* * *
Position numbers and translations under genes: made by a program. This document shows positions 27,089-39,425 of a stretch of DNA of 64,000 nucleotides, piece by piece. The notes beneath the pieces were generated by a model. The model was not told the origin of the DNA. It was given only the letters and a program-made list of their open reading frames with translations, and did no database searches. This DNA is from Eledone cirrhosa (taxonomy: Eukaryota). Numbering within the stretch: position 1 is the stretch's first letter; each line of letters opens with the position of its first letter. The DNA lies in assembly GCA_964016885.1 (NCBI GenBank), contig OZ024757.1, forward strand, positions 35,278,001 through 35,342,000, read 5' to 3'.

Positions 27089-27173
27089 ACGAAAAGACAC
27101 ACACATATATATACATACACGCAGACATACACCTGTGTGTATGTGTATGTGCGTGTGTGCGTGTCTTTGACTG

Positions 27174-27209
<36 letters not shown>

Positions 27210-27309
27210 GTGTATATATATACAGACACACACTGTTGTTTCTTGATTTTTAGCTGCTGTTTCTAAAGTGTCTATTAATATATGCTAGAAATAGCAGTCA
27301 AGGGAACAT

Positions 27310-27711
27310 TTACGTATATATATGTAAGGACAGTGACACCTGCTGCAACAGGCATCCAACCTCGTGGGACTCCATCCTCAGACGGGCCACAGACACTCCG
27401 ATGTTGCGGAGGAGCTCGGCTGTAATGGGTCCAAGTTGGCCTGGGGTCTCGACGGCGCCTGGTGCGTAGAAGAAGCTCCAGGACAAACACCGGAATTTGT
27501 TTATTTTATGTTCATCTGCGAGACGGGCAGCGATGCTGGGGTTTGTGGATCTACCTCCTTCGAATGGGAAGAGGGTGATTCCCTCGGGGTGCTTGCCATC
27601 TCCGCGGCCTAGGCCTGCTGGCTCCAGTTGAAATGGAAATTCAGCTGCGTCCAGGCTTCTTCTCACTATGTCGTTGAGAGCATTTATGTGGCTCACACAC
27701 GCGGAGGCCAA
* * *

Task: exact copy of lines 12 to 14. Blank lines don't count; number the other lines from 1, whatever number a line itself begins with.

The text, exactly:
27401 ATGTTGCGGAGGAGCTCGGCTGTAATGGGTCCAAGTTGGCCTGGGGTCTCGACGGCGCCTGGTGCGTAGAAGAAGCTCCAGGACAAACACCGGAATTTGT
27501 TTATTTTATGTTCATCTGCGAGACGGGCAGCGATGCTGGGGTTTGTGGATCTACCTCCTTCGAATGGGAAGAGGGTGATTCCCTCGGGGTGCTTGCCATC
27601 TCCGCGGCCTAGGCCTGCTGGCTCCAGTTGAAATGGAAATTCAGCTGCGTCCAGGCTTCTTCTCACTATGTCGTTGAGAGCATTTATGTGGCTCACACAC